Monday, October 14, 2002

Shock segues into unemployment
for DJs



By Larry McShane
The Associated Press

It's become a cliched formula for radio success: bad taste equals good ratings. No outrage seemed too outrageous if the Arbitron numbers were up - until lately.

This month, a Phoenix disc jockey was dismissed after an offensive call to the widow of St. Louis Cardinals pitcher Darryl Kile. The firing came just weeks after a pair of New York shock jocks were dumped for encouraging listeners to have sex in church.

Are the days of "anything goes" radio gone? Does FM now stand for "fire me?"

Perhaps. Radio industry veterans believe DJs are getting more cautious with their words and more aware of their actions since the crackdown on crass behavior.

"For the stations and the shows that do those kind of stunts, there certainly has been a re-examination of conscience, attitudes and guidelines," said Scott Shannon of WPLJ-FM in New York.

Tom Taylor, editor of the trade publication Inside Radio, has heard the same thing in conversations with disc jockeys.

"They're becoming more careful," Mr. Taylor said. "There's a thing in their heads, the self-censoring thing: `Should I do that?' "

That thing comes too late for some. Greg "Opie" Hughes and Anthony Cumia kicked off this bout of broadcast introspection with an August stunt that grounded their nationally syndicated afternoon show.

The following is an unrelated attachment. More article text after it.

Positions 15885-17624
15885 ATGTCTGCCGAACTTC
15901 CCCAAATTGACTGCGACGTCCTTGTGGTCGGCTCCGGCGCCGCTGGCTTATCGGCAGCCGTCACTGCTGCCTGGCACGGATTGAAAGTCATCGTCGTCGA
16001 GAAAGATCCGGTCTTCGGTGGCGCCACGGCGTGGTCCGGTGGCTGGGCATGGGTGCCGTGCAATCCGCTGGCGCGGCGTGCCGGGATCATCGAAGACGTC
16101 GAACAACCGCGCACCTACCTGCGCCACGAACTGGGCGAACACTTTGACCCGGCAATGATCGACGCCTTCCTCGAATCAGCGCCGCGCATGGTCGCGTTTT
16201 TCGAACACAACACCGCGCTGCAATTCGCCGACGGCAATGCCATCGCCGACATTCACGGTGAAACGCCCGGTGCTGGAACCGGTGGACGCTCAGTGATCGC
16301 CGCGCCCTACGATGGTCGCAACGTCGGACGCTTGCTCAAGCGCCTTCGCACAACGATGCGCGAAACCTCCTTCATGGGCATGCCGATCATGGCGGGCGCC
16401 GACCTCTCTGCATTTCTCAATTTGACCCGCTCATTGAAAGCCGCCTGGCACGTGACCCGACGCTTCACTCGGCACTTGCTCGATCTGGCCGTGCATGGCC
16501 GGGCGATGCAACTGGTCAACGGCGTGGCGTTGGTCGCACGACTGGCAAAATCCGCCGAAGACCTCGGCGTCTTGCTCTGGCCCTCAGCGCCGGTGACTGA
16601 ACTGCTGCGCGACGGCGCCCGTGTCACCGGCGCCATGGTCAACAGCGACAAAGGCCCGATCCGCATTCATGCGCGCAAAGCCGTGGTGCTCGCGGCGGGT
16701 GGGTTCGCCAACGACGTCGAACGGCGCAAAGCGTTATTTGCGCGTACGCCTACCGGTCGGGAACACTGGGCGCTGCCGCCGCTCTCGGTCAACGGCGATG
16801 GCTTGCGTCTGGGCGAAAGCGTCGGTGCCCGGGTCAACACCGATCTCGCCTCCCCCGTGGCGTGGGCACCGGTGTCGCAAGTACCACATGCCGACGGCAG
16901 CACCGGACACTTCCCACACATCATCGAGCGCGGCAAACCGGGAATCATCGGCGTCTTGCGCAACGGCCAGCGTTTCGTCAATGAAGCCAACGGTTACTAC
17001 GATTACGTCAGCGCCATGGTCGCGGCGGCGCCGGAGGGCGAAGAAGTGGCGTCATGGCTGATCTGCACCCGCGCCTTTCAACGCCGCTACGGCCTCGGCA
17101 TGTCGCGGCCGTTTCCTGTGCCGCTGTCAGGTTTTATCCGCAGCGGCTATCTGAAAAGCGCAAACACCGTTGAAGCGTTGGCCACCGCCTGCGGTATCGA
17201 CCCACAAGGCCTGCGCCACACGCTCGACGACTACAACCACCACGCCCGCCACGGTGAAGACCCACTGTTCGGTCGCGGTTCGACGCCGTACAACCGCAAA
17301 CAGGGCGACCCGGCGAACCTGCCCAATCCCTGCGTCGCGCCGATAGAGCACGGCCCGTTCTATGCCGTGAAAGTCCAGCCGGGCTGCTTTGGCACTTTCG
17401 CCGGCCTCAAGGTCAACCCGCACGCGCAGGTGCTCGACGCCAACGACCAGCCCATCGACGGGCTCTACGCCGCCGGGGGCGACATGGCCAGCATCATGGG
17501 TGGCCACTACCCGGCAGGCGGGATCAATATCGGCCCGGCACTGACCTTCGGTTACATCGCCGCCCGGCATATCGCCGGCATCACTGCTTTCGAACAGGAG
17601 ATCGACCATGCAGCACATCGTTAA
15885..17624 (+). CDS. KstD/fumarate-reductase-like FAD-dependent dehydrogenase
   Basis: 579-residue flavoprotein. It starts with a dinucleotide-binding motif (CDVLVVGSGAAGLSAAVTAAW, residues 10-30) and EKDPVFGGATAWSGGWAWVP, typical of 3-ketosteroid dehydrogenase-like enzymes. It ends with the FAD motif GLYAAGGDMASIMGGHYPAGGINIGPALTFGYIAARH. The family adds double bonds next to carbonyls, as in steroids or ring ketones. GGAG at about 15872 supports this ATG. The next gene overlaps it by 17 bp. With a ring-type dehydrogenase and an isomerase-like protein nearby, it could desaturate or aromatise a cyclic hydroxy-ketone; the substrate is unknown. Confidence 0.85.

The duo, based at WNEW-FM in New York, broadcast the play-by-play of a couple allegedly having sex in St. Patrick's Cathedral. The couple was arrested; Opie and Anthony were sent packing.

This month, Phoenix disc jockey Beau Duran dialed up Flynn Kile, barely three months after she buried her husband.

"You're hot," the DJ told the mother of three. "Are you going to the game today?"

When Ms. Kile said she was, Duran asked, "Do you have a date?"

Mr. Duran ended up without a date, and without a job.

"He's one of a class of guys that go over the edge," Cardinals manager Tony LaRussa said.

His feeling was shared at Infinity Broadcasting, owner of 180 radio stations in 22 states, including WNEW. Spokesman Dana McClintock said the company's August decision to yank Opie and Anthony off the air speaks for itself.

What's going on?

"In American culture, we're constantly deciding where the lines are," Mr. Taylor said. "Somebody is offended by just about everything."

When they are, they often reach out for the Federal Communications Commission.

The FCC, in the first half of this year, received 383 complaints from around the country, said spokeswoman Rosemarie Kimball.

It has also fined a half-dozen stations since January, for questionable material that included a rap song called "Smell My Finger" and a tasteless joke involving a baby and a butcher knife.

Among those fined $21,000 for three instances of indecent radio: WNEW's Opie and Anthony. Their show was canceled after the Catholic League, a 350,000-member group, called for the FCC to yank WNEW's broadcast license.

"These people understand their jobs to be creating attention," Mr. Taylor said. "And that's what they're paid to do. But they're not paid to lose their station's license and create legal problems."



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